In particular, the country’s Bajío region is seen as a high-growth area for natural gas, as is the central region of the country. “Of course, Monterrey will continue to be an area of continued growth, and all of Chihuahua state will also experience strong growth,” Madero said. “As the technical operator, we want the system to cover the entire country, so we would like to see demand grow where there is no natural gas supply today.

“This implies infinite growth in percentage terms. However, in absolute terms the greatest demand is where industry is growing and where there is increasing demand for electric power. This is a corridor that stretches from the Mexico-U.S. border to the center-west of the country and that reaches areas in the central region, such as Puebla state. We have seen high demand in these areas, which are the ones where economic growth has concentrated. It is not necessarily the only areas where it must grow. We hope that by bringing natural gas to the southern reaches of the country, economic development will take off. That is our expectation.”

STORAGE AND LNG

While pipeline development is under way in Mexico in earnest, it will be a while longer before the future for natural gas storage can be determined.

“[W]e do not know where we need to have that storage capacity,” Madero said. “Cenagas is working with the Mexican Petroleum Institute (a public research facility) and international consultants to identify where we can store gas; where it makes sense, given porosity and permeability constraints and where it is economically rational.

“If it makes economic sense, perhaps there could be opportunities for private companies, but if private parties do not want to participate, the national system is designed to manage both transportation and storage. Therefore, as soon as we have identified these opportunities, we will confer with Sener [Mexico’s Energy Secretariat], perhaps toward the end of the year or early next year, and hopefully, by the next revision [of the five-year plan], in the first half of 2017, we might include a strategic storage project…”

Also, the strong emphasis on pipeline development raises questions about the country’s liquefied natural gas (LNG) facilities’ future. 

“In the last few years, we have made heavy use of LNG. In Manzanillo (Colima state), we are constantly importing 0.5 Bcf. Of these, 0.4 Bcf stay in Manzanillo for CFE’s use and the remaining 0.1 Bcf we import, following a standing contract with CFE. Every day, we import about 0.1 Bcf, which is not a large amount for Mexico, in percentage terms. The system can handle 5 Bcf, so 0.1 is not much, but it implies income for us.”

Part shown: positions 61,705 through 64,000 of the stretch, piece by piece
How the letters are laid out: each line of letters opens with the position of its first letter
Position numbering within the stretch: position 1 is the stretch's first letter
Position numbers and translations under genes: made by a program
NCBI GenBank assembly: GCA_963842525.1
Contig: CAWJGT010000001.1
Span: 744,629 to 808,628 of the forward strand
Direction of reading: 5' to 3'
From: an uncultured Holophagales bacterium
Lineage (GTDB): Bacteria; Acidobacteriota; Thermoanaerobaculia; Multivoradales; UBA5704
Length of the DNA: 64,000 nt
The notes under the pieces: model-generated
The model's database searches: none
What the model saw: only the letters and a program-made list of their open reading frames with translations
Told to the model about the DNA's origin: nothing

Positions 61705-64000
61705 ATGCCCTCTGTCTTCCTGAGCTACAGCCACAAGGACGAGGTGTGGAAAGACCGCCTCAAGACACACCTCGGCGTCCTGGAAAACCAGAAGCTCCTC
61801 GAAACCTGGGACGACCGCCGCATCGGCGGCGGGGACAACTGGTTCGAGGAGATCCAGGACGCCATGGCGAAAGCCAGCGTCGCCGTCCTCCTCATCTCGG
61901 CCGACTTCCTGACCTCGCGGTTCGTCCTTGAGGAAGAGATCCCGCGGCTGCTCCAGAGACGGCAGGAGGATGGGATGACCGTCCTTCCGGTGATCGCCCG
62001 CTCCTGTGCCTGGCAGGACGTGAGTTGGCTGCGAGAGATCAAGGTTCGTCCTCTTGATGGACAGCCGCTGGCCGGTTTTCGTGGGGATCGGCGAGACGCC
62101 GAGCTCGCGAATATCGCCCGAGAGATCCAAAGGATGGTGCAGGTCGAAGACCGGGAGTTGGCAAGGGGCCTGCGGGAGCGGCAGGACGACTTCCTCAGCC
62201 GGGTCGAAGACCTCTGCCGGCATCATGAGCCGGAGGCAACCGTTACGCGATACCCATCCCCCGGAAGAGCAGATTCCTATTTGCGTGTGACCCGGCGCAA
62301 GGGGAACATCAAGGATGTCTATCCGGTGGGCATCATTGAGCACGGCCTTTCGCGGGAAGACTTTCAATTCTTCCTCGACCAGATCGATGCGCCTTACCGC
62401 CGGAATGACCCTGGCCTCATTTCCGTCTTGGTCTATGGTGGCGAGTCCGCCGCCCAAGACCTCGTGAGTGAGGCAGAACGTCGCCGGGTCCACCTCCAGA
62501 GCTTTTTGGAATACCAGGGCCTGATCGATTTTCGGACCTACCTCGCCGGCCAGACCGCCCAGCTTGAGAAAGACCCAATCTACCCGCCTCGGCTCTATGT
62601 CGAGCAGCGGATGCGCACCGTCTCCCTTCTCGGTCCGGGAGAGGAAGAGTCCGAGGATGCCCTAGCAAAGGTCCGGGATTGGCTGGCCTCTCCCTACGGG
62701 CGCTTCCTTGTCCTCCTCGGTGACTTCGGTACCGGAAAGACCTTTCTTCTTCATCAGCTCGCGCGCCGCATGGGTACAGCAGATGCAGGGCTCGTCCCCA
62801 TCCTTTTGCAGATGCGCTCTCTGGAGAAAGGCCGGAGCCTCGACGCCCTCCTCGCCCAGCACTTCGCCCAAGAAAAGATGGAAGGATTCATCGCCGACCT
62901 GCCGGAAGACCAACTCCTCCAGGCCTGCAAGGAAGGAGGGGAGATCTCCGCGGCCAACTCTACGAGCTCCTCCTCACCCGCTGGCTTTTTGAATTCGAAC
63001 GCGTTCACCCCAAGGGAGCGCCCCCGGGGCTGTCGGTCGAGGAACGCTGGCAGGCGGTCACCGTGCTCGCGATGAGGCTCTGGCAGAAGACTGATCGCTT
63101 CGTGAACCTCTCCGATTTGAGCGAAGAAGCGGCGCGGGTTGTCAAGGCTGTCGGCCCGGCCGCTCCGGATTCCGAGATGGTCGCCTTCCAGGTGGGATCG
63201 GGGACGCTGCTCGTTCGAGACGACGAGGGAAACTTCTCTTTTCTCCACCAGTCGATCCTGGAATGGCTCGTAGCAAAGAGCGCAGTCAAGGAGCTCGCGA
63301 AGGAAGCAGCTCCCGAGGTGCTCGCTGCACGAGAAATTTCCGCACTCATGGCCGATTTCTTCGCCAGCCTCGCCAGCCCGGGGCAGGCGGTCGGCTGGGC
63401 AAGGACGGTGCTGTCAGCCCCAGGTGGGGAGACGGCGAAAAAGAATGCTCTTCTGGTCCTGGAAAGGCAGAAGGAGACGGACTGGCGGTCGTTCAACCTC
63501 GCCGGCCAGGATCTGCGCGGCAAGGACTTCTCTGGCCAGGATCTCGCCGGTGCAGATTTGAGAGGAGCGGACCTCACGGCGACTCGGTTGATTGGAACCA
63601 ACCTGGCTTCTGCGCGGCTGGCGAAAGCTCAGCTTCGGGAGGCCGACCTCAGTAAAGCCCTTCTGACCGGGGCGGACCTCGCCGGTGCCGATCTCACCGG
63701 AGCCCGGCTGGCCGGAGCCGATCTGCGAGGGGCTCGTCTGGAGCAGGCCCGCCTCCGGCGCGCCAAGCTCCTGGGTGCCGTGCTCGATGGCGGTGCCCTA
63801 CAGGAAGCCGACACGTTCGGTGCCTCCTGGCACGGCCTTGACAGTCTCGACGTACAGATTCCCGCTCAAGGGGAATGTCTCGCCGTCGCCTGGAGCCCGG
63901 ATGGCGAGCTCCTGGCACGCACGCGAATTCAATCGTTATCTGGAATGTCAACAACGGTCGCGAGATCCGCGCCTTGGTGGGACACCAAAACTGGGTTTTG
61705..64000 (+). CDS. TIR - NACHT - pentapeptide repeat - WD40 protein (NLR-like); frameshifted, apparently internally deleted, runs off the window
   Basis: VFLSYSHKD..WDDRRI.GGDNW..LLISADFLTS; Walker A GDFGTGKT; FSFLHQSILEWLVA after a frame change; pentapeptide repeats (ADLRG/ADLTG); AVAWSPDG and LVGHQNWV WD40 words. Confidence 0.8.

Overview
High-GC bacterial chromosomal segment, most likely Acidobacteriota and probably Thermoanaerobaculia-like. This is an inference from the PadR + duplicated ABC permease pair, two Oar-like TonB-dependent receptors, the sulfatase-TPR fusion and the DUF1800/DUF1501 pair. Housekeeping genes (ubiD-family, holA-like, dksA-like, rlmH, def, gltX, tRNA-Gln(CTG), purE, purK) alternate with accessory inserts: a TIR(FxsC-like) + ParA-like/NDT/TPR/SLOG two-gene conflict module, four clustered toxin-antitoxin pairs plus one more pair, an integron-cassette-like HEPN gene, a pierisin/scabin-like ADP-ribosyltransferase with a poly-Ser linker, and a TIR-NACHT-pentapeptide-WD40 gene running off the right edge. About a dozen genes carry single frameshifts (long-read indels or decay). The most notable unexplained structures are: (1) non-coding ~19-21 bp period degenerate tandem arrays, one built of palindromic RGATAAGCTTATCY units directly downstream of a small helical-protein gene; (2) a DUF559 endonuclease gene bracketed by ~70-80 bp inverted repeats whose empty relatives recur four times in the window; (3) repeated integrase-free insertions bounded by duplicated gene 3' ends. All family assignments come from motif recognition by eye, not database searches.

“In Altamira (Tamaulipas state), LNG has witnessed a drop, but has picked up in the last few months. We have experienced some operational problems there. In fact, we are involved in the purchase of a tanker in Altamira to import gas.”

“We anticipate that, with the Ramones pipeline coming online fully this year and the gradual start of operations of a number of ducts that are interconnecting with us, we will stop importing LNG entirely in a few years, in particular for balancing purposes.”

Yet, Madero believes LNG may have a small, but relevant, role to play as part of a bridge strategy for storage. “[A]s supplier of last resort, we may want to have LNG storage in both terminals to be able to regasify it on demand. Therefore, we are gradually entering into contract negotiations with regasification companies, with LNG vendors, so that Cenagas has capacity there (Manzanillo and Altamira), which can be used on demand.

“If you are the supplier of last resort, you cannot rely on imports. If there is a problem, most likely it will be because there is a problem at an importation point or because all importation points are saturated and there is a big problem with a national natural gas supply point. So we want to have storage capacity and one way, albeit expensive, to do it is to rely on LNG. Further ahead, we want to have gas-stage storage, i.e., underground storage in salt domes and in abandoned fields.”

Madero graduated from the Instituto Tecnológico Autónomo de México with a master's degree in economics and holds a doctorate in economics from the University of California, Los Angeles. He has more than 20 years of federal government experience and was appointed to his post at Cenagas in August 2014. While working at the Ministry of Energy, he oversaw oil/natural gas activities in the upstream, midstream and downstream sectors.

NGI correspondent Dwight Dyer holds a doctorate in political science from UC, Berkeley. He has worked for the Mexican government and currently is an independent consultant on political and security risks related to Mexico's energy sector reform.